Robert Silvers was a brilliant, demanding, funny, painstaking, and inspiring editor, a walking chronicle of postwar literary-political history, an intimidating sweetheart, and very dear to me. At the end of an editorial session, once he had identified all your piece’s weaknesses, evasions, and missed opportunities, he would close with a brusque, even peremptory, but always, somehow, hopeful, “See what can be done.” In the world according to Silvers, there was always something to be done. — Michael Chabon
The Review was an immediate success, and during first decades published Mary McCarthy on Vietnam, James Baldwin (“An Open Letter to My Sister, Miss Angela Davis”), Isaiah Berlin, Hannah Arendt, Gore Vidal, Norman Mailer, Joan Didion, Richard Hofstadter, Edmund Wilson, Susan Sontag, Noam Chomsky, I. F. Stone, W. H. Auden, and many more. Today, Zadie Smith, Yasmine El Rashidi, Zoë Heller, Janet Malcolm, Hilton Als, Darryl Pinckney, James Fenton, Colm Tóibín, and Daniel Mendelsohn continue the intellectual tradition.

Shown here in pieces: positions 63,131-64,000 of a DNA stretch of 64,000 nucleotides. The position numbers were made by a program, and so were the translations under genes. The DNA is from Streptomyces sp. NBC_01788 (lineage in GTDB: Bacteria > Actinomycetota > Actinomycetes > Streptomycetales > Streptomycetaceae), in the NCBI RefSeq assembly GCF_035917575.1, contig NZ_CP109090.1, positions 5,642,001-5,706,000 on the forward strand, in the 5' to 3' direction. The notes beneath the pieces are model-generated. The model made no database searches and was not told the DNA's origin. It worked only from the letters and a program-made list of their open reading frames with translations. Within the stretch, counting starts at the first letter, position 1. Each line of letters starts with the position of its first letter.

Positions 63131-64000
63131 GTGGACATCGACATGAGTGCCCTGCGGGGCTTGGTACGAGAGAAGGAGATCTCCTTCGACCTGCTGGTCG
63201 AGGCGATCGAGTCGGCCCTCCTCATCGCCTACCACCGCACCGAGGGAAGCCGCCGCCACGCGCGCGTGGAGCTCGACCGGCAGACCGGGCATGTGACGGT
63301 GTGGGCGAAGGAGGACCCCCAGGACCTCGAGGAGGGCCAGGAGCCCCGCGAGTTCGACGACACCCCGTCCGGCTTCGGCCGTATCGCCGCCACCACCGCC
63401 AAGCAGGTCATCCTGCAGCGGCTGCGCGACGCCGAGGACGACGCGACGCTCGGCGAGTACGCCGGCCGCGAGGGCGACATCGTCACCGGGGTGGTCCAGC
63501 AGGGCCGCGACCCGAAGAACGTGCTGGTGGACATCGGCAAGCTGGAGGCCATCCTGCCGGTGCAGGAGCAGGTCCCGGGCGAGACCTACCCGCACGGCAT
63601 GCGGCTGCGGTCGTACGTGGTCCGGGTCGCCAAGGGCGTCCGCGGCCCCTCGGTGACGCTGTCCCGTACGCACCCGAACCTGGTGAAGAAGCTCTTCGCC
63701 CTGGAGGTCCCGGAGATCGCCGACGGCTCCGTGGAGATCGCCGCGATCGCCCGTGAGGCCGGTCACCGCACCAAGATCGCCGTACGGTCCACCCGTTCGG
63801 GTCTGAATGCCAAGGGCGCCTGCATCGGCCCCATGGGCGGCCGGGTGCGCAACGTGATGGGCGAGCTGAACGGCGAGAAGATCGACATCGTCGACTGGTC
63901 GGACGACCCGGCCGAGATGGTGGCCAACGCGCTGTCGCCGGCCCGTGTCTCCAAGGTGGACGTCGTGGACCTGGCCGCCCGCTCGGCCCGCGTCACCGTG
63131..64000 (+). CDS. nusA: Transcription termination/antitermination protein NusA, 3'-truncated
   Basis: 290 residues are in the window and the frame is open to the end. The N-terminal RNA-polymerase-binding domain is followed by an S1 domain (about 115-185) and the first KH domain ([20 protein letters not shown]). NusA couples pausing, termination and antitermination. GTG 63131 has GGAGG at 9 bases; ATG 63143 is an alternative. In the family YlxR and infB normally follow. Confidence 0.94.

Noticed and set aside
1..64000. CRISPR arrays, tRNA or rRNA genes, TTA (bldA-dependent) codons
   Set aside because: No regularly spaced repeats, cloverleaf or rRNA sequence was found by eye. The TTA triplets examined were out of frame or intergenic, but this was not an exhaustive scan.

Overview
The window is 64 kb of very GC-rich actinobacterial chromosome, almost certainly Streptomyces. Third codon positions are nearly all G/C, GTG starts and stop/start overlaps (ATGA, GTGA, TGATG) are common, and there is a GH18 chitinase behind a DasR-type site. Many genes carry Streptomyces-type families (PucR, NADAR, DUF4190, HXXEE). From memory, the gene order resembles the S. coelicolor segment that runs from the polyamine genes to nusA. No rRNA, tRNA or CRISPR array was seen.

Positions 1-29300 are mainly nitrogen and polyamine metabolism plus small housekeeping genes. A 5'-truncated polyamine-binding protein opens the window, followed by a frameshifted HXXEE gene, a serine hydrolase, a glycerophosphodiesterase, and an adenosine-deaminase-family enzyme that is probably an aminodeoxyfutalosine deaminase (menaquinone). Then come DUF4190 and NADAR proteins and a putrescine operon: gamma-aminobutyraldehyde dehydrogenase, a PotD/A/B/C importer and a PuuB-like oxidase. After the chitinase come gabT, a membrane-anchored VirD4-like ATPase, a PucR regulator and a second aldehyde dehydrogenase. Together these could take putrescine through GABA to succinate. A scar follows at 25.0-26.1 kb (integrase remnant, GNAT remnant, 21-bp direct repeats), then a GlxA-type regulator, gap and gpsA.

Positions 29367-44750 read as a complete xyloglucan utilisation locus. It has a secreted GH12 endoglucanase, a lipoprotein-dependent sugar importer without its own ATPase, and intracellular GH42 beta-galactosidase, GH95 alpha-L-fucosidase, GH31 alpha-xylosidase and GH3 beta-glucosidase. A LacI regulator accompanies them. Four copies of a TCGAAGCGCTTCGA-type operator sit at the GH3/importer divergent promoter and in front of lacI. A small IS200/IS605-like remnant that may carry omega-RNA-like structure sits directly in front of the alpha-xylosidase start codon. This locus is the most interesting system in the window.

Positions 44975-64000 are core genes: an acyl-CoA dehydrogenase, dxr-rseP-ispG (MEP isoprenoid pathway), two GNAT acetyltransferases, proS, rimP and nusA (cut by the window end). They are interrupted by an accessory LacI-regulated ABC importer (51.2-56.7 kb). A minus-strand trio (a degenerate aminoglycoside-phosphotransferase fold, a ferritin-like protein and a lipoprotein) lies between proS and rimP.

Before Silvers died in 2017, Martin Scorsese and David Tedeschi filmed the editor in his domain. The resulting film—THE 50 YEAR ARGUMENT, narrated by Michael Stahlbarg—documents the history of the paper with in-person interviews and a rich selection of clips. The film is available through HBO Max and is streaming free in September, courtesy of the Review.